989 Sports

989 Studios


NCAA Final Four 2001 Review

By: John Doe

I don't much care for college basketball games. I don't know any of the players and if I'm going to commit to playing a sports title, I'll play an NBA title. College sports titles seem about as useful as Muppet Babies. If I want muppets, I'll watch the muppets. If I want basketball, I'll watch NBA. Sure this is great for all of the college kids to get their faces in a game, but who else is buying these college sports titles? I'm not, are you? If the game was incredible, maybe that would be another story. It isn't. It's very credible, almost bordering on uncredible.


First off, when talking about the gameplay, lets just say 989 Sports didn't exactly go all out when designing featres, modes, and options in this title. Rather than many other games of its ilk, NCAA Final Four 2001 has no gameplay modes then absolutely necessary. It has your generic exhibition, season tournament, arcade, and quickstart modes, but THAT'S IT. No custom modes, no additional features you expect to find by now, nothing like that at all. I guess the developers just decided "Hey that's all you really need to have in a basketball game, why make any effort to make this special or attempt to differentiate this from other sports games? This is enough." Not only did 989 Sports succeed in designing a generic, mediocre sports title in an already overcrowded market, but they didn't even get most of the basics right.

The game runs at a very high speed, but that's one of the only things you can really say are truly good about this game. Grabbing rebounds is just ludicrous in the game, because of the developers decision to make the ball physics ultra-realistic. Another unfortunate aspect of the game is the obvious problems in the computer players' AI. Both the CPU controlled teammates and the CPU controlled players on the opposing team simply don't react at all like they should much of the time. This makes you feel like your doing most of the work, since your computer teammates aren't going to help you out much, and also is incredibly frustrating since your computer opponents take full advantage of your crappy teammates and often go for easy dunks right past your incompetent buddies. Another major problem is that way too many fouls are called during a game, simply because of a poor foul detection system.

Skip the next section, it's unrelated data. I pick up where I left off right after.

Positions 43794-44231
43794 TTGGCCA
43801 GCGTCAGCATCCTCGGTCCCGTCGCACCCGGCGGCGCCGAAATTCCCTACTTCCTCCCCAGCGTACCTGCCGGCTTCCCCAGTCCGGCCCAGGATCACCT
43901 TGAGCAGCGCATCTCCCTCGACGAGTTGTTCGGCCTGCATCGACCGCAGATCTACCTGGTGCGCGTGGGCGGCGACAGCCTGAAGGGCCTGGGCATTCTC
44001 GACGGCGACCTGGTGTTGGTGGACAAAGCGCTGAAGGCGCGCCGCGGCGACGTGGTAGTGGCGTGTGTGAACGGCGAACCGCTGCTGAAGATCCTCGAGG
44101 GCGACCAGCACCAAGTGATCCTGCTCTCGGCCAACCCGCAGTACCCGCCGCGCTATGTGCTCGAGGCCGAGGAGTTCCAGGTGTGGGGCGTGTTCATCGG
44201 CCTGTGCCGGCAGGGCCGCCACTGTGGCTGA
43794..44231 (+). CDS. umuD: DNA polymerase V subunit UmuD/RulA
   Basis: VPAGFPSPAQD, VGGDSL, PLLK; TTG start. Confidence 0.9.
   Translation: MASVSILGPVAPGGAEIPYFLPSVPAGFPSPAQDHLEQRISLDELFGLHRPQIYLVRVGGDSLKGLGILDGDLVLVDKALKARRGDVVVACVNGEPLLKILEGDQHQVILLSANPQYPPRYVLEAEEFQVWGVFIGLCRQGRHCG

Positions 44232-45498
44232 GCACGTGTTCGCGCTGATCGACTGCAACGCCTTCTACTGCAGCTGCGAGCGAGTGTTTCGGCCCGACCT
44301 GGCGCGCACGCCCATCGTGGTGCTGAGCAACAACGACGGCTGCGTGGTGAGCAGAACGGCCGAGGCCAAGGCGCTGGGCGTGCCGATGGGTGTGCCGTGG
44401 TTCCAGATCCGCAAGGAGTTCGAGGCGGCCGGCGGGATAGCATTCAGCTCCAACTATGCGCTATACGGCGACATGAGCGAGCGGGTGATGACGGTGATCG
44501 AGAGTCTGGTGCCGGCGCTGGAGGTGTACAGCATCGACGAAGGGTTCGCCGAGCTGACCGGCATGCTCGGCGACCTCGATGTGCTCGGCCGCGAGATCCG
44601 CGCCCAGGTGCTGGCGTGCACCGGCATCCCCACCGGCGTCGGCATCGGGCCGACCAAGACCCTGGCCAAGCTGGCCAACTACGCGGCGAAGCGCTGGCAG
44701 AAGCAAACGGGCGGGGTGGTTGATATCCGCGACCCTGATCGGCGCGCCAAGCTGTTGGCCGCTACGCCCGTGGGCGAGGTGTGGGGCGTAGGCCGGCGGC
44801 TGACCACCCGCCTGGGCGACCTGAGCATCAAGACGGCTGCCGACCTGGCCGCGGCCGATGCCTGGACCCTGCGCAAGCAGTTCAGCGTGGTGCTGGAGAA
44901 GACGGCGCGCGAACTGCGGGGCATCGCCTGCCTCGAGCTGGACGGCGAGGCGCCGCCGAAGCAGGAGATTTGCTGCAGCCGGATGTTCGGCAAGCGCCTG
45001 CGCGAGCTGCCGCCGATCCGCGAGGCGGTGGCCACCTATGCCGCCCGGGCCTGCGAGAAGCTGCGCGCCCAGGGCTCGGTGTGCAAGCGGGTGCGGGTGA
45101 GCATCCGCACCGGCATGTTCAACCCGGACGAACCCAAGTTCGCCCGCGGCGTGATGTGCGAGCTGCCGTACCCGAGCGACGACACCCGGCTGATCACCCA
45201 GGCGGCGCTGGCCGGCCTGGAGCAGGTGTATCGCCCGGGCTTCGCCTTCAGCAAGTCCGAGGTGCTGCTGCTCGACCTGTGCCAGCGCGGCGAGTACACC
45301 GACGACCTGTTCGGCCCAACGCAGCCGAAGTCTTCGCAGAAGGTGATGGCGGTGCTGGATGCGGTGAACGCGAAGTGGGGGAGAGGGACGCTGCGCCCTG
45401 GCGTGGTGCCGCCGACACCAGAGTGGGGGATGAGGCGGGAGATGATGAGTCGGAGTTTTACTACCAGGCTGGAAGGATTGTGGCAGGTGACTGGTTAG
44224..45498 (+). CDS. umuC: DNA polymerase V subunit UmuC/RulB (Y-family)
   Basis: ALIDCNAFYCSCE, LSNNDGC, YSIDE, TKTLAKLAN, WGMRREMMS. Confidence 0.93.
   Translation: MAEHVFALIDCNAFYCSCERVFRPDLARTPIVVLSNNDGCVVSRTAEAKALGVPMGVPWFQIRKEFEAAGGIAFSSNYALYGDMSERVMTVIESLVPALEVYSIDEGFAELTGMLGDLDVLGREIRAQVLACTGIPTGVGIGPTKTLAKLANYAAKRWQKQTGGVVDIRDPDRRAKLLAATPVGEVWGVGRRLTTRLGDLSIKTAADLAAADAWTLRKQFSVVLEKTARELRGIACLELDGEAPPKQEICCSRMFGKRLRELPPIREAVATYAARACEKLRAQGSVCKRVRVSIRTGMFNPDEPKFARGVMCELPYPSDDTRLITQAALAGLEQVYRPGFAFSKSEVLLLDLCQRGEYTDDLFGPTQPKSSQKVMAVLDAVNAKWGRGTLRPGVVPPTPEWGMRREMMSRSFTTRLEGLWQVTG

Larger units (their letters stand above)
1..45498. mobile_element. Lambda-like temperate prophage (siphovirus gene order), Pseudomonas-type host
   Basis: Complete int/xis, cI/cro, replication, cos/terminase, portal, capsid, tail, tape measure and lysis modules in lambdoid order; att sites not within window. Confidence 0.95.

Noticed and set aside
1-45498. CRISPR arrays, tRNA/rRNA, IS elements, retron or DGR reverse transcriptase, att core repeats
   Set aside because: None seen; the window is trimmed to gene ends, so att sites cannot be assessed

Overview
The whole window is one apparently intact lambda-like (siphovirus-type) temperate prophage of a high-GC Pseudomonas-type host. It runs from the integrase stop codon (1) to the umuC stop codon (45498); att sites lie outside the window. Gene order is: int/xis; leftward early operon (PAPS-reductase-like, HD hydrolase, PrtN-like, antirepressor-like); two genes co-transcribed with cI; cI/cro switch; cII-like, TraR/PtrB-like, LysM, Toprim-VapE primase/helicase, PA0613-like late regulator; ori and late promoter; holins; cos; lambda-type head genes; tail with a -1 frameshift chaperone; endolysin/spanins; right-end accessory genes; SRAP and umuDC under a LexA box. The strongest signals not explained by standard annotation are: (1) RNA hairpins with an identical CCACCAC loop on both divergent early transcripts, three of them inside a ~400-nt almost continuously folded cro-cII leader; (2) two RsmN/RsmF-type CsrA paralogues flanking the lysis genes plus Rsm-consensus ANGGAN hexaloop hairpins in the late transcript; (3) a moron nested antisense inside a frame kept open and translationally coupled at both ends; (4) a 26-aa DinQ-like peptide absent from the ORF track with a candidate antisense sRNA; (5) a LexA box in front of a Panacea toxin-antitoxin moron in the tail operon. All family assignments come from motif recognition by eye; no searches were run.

Some aspects of the graphics of NCAA Final Four 2001 as a whole just don't meet the standard of visuals of the PS2. And I'd like to know why that is? They certainly aren't unbearable, but compared to the rest of the games out there, frankly they just don't make the grade. The animation of the athlete's times appears extremely jerky and just unbecoming of a system as powerful as the PS2. Ditto with the textures and overall look of the players. But some aspects of the visual look pretty cool, like the backgrounds, and despite the problems with the animation, the frame rate overall stays pretty solid throughout. Overall, not great, but not terrible.

Like in the visual department, the sound has a lot of elements that could have been much improved. For one, the crowd sounds are repetitive and unrealistic, and the execution of many elements of the sounds aren't what they could be. For example, the fight songs are all excellent, but they just aren't played enough. But its not all bad. Many of the sound effects are very well done, like the squeaking of shoes, hoop swishes, etc. But the sound is not nearly as good as it could have been.

Overall, the game has a few redeeming qualities, with all its problems, you'd be better off to just play a superior basketball game on the PS2. And frankly, with the haphazard quality of this game, it's not hard to find a better one.






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